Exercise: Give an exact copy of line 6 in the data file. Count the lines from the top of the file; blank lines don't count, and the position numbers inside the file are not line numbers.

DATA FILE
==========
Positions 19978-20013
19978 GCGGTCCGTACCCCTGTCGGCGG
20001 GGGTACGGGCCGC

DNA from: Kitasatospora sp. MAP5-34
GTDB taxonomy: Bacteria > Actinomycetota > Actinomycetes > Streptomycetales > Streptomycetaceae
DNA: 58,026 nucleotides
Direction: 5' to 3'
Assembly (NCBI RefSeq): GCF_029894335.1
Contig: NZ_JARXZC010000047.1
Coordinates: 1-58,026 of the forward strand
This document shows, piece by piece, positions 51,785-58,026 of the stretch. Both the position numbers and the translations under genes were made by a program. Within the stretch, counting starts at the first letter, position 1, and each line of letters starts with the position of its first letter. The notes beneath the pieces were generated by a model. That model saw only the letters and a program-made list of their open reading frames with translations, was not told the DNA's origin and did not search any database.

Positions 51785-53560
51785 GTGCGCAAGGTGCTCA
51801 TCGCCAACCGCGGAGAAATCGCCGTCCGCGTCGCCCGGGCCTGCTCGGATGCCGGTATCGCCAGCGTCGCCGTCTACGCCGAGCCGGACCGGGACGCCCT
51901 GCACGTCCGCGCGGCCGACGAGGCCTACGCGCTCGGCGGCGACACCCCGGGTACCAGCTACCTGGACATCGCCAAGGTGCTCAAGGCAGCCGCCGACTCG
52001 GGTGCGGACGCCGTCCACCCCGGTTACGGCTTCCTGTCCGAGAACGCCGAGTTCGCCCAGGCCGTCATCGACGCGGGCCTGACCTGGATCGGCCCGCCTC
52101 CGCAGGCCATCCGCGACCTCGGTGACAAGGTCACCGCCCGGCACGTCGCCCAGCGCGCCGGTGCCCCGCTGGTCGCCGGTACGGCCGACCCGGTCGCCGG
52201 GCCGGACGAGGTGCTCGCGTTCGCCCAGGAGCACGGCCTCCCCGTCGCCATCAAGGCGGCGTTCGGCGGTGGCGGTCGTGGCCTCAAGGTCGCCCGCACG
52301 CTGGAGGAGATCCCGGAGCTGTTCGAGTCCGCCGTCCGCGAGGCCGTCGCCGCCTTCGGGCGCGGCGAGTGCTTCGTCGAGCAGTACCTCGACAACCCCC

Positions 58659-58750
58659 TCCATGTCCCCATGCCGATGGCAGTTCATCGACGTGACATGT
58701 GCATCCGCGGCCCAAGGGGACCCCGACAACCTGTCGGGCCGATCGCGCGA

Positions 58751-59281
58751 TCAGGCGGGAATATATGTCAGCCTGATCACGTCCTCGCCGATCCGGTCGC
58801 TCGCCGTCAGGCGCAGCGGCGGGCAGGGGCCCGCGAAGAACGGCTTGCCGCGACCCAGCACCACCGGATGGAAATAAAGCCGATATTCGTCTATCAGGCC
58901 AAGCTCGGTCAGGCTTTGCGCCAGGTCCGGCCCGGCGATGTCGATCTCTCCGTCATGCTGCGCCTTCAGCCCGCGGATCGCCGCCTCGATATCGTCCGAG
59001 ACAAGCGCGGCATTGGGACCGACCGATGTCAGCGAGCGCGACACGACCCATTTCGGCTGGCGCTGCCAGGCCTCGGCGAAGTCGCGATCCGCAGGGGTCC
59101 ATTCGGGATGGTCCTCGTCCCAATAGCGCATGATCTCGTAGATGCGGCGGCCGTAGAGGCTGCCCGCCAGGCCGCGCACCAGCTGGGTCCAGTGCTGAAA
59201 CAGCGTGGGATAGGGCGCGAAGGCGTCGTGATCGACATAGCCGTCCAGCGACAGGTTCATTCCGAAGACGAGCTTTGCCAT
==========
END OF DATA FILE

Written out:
DNA: 58,026 nucleotides